4- Budgeting: I was disappointed this year that the School Board did not prepare a budget from scratch. Instead it took last year’s budget and tweaked it a bit. As taxpayers, who already pay much more in real estate taxes than our neighbors in the counties, we must demand that all unnecessary spending be removed from Richmond Public School’s budget. To do this I suggest that we adopt some form of zero-based budgeting. Under this concept, each office or program in Richmond Public Schools would have to come forward periodically and justify its continued existence. At least once every two years each department head must prepare budget justifications explaining in detail how the funds it received last year were spent and how this benefited the students in our schools. At the same time they would have to justify continued funding for that program in the next budget year. Based on these justifications, we would expect the School Board to allocate funding in the budget only to those departments or programs that are working. We would also expect the School Board to reduce staffing in those areas which currently are overstaffed.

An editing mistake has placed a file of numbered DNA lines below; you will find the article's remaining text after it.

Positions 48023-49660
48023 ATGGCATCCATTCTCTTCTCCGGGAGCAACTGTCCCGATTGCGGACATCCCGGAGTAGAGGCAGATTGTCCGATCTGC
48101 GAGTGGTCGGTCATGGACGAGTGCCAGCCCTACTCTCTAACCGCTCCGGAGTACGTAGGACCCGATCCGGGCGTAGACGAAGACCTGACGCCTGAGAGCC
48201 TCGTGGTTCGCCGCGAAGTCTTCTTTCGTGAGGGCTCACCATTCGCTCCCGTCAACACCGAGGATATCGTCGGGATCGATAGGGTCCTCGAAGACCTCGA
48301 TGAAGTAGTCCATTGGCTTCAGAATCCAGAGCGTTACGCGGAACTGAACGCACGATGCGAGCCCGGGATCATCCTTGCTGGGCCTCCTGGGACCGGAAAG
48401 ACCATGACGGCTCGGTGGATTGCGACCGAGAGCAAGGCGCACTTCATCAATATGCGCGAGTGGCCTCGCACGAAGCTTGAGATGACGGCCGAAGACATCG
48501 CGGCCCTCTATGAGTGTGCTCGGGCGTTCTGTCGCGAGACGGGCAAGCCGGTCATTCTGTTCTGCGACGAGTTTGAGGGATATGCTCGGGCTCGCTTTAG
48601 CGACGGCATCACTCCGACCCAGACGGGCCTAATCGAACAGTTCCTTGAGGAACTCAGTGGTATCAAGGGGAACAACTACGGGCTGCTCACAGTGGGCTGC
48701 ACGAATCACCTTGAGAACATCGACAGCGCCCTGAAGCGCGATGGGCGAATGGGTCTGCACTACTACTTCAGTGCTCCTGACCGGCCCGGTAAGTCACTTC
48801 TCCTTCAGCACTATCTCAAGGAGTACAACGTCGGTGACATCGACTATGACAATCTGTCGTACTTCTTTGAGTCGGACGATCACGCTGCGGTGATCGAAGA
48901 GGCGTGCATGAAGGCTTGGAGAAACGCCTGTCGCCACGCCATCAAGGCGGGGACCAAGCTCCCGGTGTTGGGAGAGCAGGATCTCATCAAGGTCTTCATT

5- Accountability: We are entrusting many people with the safety and future of our children. We must hold these people strictly accountable for their performance. If members of the City Council are irresponsible in their oversight and funding of the schools, we as citizens should vote them out at the next election. If members of the School Board are not demanding excellence from students, teachers and administrators, or if they are not adequately controlling the school budget, we citizens should vote them out at the next election. If the Superintendent of Schools is not effectively and rapidly steering Richmond Public Schools toward greatness, we should insist that the School Board replace her. If teachers are not teaching their students, we should demand that their performance improve or that they be replaced. Every person who has authority to spend school funds must be held strictly accountable for the money they spend.

The children of Richmond deserve a world-class education. We taxpayers deserve great schools for the money we pay. We and our children can settle for no less. We must demand that our elected and appointed public servants fix Richmond Public Schools now!